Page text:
According to an article by Bröcker in the online newspaper The Pioneer, Julie Linn Teigland, an EY manager, was on the guest list but didn't arrive on time for the picture. Bröcker also reports that 10 female managers had "allegedly" been invited but declined to take part. The MSC told DW that as the event was a confidential lunch, it would not provide the names, position or gender of the invited participants.

Wiebke Ankersen
Wiebke Ankersen, CEO of the AllBright Foundation, is promoting gender equality in the world of businessImage: Sandra Steh

"This picture does reflect the reality of corporate Germany in 2022 only too accurately," Wiebke Ankersen, CEO of the AllBright Foundation, which promotes gender equality in the business world, told DW.  "There is only one female CEO among the leaders of the 40 largest publicly listed companies in the DAX, Belen Garijo at Merck, and she is the first one ever to reach such a position."

Germany: A developing country for gender equality

Even accounting for organizational failings on the part of the MSC, the argument that the picture represents the reality of the German business community at executive level — male-dominated and lacking in demographic diversity — is valid. Just 13% of senior executives in the top 160 publicly listed German companies are female.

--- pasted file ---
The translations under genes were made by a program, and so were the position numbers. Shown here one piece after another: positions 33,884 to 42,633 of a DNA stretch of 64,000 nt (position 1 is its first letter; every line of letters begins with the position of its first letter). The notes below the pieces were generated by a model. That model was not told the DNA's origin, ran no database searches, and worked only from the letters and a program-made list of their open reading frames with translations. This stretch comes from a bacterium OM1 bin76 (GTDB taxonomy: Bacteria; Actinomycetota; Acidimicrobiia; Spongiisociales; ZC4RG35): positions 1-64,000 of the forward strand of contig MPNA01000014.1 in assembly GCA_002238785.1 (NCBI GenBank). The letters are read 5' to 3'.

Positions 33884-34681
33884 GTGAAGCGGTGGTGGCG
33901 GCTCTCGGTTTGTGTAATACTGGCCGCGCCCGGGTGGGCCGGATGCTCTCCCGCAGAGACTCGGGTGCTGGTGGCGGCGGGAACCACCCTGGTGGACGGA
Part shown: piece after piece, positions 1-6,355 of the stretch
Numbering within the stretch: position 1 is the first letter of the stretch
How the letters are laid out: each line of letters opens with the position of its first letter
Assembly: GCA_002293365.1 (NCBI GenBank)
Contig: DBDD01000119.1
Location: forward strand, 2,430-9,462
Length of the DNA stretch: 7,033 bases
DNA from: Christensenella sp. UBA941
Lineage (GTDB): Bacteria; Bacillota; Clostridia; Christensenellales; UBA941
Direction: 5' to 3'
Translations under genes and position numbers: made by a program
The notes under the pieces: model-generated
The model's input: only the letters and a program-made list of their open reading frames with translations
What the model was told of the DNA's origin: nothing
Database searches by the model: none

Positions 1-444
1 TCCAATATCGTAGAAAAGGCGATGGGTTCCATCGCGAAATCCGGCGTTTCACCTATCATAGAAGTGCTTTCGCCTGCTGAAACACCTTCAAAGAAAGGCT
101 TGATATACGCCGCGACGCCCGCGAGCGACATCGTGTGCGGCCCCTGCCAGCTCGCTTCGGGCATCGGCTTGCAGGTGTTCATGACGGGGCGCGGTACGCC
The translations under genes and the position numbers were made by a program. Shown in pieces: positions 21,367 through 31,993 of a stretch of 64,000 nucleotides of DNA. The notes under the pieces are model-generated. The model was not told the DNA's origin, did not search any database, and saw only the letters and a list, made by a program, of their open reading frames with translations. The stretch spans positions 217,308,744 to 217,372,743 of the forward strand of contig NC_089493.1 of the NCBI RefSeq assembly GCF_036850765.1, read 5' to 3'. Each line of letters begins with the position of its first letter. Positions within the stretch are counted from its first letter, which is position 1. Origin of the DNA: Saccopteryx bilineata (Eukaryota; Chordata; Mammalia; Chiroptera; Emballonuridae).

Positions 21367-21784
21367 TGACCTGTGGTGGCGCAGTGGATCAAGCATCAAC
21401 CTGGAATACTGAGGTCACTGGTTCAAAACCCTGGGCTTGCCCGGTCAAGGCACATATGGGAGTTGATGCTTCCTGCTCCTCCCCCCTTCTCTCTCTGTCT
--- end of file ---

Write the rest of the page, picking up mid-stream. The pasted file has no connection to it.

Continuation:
"The picture is revealing a reality in the German business world which is not matching the development in other parts of society," says Ankersen. "It is very unlikely that there isn't more than only one single woman who is capable to lead one of the 40 largest companies. The truth is that female talents still don't get picked for those positions like male ones."

Germany had been slow to introduce gender quotas in the business world under Angela Merkel's government although last year, legislation was introduced requiring large listed companies to have at least one woman on their management boards.

Last week, Germany's Family Affairs Minister Anne Spiegel said the country would back an EU proposal which sets a goal for at least 40% of non-executive company board members to be women — 10 years after the bloc first proposed the move.

Ankersen says any progress Germany has made recently has been "on an extremely modest level."

The female economic factor

"In terms of gender equality in the business sector, Germany is still a developing country," she said. "It is lagging behind dramatically compared with the US, the UK or the Scandinavian countries.

However, she believes that the strong public reaction to the CEO Lunch picture shows that people are no longer willing to accept all-male events as the norm in Germany.

"The awareness for the fact that something is wrong when not even a single woman makes it to the table of decision-makers is rising," she said. "Public pressure for change is finally growing in Germany. This is a very strong lever and will accelerate progress."

Edited by: Hardy Graupner